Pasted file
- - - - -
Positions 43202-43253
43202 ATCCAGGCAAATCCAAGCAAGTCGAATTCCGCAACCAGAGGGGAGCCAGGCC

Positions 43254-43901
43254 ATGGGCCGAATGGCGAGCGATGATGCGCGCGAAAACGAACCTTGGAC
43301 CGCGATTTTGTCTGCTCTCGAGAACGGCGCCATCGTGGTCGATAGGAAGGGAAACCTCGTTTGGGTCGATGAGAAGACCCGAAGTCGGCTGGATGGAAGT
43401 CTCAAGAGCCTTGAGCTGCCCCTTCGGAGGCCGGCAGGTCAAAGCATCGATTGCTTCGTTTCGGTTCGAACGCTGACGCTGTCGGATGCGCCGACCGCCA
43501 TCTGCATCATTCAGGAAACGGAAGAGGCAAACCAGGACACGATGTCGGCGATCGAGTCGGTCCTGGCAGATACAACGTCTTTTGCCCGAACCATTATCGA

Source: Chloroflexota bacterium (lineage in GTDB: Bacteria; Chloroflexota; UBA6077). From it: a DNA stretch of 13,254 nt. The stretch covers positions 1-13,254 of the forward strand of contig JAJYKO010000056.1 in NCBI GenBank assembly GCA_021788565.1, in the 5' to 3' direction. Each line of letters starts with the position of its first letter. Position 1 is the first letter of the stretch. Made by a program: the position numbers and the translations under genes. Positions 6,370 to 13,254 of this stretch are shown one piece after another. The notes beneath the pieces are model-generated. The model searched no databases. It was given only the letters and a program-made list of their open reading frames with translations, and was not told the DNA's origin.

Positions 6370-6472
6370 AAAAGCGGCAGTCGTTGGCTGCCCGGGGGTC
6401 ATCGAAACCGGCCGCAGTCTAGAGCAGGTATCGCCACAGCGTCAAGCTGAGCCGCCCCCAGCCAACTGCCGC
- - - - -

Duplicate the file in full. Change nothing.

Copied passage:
Positions 43202-43253
43202 ATCCAGGCAAATCCAAGCAAGTCGAATTCCGCAACCAGAGGGGAGCCAGGCC

Positions 43254-43901
43254 ATGGGCCGAATGGCGAGCGATGATGCGCGCGAAAACGAACCTTGGAC
43301 CGCGATTTTGTCTGCTCTCGAGAACGGCGCCATCGTGGTCGATAGGAAGGGAAACCTCGTTTGGGTCGATGAGAAGACCCGAAGTCGGCTGGATGGAAGT
43401 CTCAAGAGCCTTGAGCTGCCCCTTCGGAGGCCGGCAGGTCAAAGCATCGATTGCTTCGTTTCGGTTCGAACGCTGACGCTGTCGGATGCGCCGACCGCCA
43501 TCTGCATCATTCAGGAAACGGAAGAGGCAAACCAGGACACGATGTCGGCGATCGAGTCGGTCCTGGCAGATACAACGTCTTTTGCCCGAACCATTATCGA

Source: Chloroflexota bacterium (lineage in GTDB: Bacteria; Chloroflexota; UBA6077). From it: a DNA stretch of 13,254 nt. The stretch covers positions 1-13,254 of the forward strand of contig JAJYKO010000056.1 in NCBI GenBank assembly GCA_021788565.1, in the 5' to 3' direction. Each line of letters starts with the position of its first letter. Position 1 is the first letter of the stretch. Made by a program: the position numbers and the translations under genes. Positions 6,370 to 13,254 of this stretch are shown one piece after another. The notes beneath the pieces are model-generated. The model searched no databases. It was given only the letters and a program-made list of their open reading frames with translations, and was not told the DNA's origin.

Positions 6370-6472
6370 AAAAGCGGCAGTCGTTGGCTGCCCGGGGGTC
6401 ATCGAAACCGGCCGCAGTCTAGAGCAGGTATCGCCACAGCGTCAAGCTGAGCCGCCCCCAGCCAACTGCCGC